AIDS ACTIVIST LOST HER SON TO THE DISEASE
After his death, she devoted 25 years of her life to raising money and awareness about HIV and safe sex
By RON CSILLAG
Special to The Globe and Mail
Saturday, February 10, 2018 Print Edition, Page B23
In the Montreal summer of 1993, Evelyn Farha did what no mother should have to do: She watched her only son die.
Two-and-a-half years earlier, Ron Farha had broken the news to his parents and three sisters after he could no longer hide the telltale brown lesions of Kaposi's sarcoma on his face and neck: He had contracted HIV in the mid-1980s but it was now full-blown AIDS - and he didn't have much time left. He tearfully revealed that his mother would not get her oftstated wish that her children would outlive her.
Then 67, Ms. Farha spent her days cooking her son's favourite Lebanese dishes - yabra (stuffed grape leaves), fatayer (meat pie) and koussa (stuffed zucchini) - and delivering them to him at the Montreal General Hospital. She sat with Ron, worried, and wept.
She also threw herself into studying everything she could find about AIDS, a disease that was first described only a dozen years earlier and seemed confined to gay men.
Ron believed a cure was just a few years away.
"It was hell, what we went through," she said.
The year before he died, Ron, who had taken over his father's garment manufacturing business, launched a foundation to raise awareness and money for research into the disease. He had raised about $200,000 for improving outpatient services for those with AIDS and purchased everything from comfortable beds and chairs to intravenous pumps. Evelyn was willing to let that initiative wind down as she witnessed her son die of pneumonia in July, 1993.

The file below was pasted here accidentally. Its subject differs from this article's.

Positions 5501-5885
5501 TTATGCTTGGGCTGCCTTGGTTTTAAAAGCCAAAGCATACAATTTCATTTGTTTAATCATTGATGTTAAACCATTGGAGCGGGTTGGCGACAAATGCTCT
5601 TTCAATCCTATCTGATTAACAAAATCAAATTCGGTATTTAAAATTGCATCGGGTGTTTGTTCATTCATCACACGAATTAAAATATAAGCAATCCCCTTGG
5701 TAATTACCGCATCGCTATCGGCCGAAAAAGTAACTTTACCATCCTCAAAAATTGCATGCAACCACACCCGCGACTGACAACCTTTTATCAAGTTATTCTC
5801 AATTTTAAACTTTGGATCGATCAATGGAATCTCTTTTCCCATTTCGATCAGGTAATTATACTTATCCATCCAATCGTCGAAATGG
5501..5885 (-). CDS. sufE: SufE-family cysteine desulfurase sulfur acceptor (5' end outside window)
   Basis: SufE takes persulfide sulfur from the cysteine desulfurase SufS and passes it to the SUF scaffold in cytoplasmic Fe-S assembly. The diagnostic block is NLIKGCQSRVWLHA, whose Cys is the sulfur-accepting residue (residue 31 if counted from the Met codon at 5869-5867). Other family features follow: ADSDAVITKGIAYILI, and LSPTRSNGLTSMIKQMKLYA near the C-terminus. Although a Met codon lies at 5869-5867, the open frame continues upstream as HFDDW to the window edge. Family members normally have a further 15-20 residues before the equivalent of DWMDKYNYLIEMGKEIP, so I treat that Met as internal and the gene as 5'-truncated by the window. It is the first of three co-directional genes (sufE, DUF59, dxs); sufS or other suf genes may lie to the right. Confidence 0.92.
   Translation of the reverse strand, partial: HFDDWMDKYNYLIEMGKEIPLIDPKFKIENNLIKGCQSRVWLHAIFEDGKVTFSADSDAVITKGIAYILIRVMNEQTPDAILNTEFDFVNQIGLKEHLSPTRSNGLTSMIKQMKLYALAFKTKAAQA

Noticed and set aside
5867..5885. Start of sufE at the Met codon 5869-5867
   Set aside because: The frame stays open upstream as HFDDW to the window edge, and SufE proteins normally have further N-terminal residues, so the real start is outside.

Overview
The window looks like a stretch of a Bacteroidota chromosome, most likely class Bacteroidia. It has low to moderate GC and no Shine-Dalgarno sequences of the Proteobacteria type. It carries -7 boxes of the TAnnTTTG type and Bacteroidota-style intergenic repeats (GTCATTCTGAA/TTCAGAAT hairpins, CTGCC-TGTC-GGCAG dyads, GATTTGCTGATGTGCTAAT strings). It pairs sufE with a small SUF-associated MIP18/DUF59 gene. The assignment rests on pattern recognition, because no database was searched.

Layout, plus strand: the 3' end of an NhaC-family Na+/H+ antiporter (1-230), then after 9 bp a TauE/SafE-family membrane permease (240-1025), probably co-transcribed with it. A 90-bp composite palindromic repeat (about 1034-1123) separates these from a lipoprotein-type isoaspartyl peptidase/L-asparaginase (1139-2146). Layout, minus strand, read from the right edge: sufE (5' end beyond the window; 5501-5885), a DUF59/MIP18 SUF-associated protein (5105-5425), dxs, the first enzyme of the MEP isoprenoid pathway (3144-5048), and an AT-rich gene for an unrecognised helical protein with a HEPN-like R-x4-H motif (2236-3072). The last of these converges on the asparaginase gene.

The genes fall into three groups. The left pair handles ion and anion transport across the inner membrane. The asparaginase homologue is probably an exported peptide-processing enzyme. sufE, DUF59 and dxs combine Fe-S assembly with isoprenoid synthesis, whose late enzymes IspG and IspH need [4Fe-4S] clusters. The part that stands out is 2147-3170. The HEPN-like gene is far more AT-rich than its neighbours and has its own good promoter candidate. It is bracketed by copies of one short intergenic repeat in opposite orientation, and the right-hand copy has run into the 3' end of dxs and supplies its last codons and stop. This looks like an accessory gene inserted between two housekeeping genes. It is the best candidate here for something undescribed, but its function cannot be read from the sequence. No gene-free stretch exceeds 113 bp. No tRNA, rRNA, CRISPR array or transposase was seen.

He was 36 years old.
"Just before he died, I said to him, 'Let all of this go when you do,' " Ms. Farha told the Montreal Gazette in the autumn of that year. "But he said, 'No, Mom, keep it alive.' So that's what I do."
And that's what she kept doing for the next 25 years, driven by her son's memory - "I just look at his picture and think of his strength," she said. As honorary president of Montreal's Farha Foundation, Ms. Farha picked up the torch and threw herself into speaking at schools and conferences, beating bushes for money, even talking to random young people about safe sex.
Though she had no experience in fundraising and very little in the business world, she and the foundation are credited with distributing more than $10-million to dozens of Quebec organizations that provide care and services to people living with HIV/AIDS, along with prevention and education programs.
"Her goal was to see that no other family suffers the same loss as her by educating the community that the disease is preventable," noted the Fondation québécoise du Sida, which merged with the Farha Foundation last April.
Local reporters took to calling her a "dynamo" and "relentless." She was a fixture in the foundation's annual Ça Marche AIDS walkathon. Though she was battling arthritis in later years, she ditched her wheelchair in favour of her walker for the entire seven-kilometre walk.
Ms. Farha died in Montreal on Jan. 18, also from pneumonia, at the age of 92.
Being a private person, Ms. Farha conceded that she would have preferred to keep her grief to herself. But the more she learned about AIDS, the more she wanted to dispel the myths and stigma surrounding the disease that claimed her boy. She was shocked, in the early 1990s, to learn that some people thought you could get AIDS by touching somebody.
"People were afraid to sit next to someone with AIDS. In many cases, parents rejected their children with AIDS," she told the Gazette in a 2013 interview. "It shows you how ignorant people were about the disease. And they still are."
At the same time, advances in science turned AIDS from a killer disease to "just another chronic illness." That made people complacent, "and that's a shame." It can also strike anyone, she stressed, not just homosexuals.
She expressed amazement when people asked whether she was embarrassed to say her son had died of AIDS. "Unbelievable. I tell them, 'Of course not.' " But had the disease spared her son, "I don't know how I would have accepted AIDS," she confessed to The Gazette. "I probably would have remained ignorant, like a lot of people."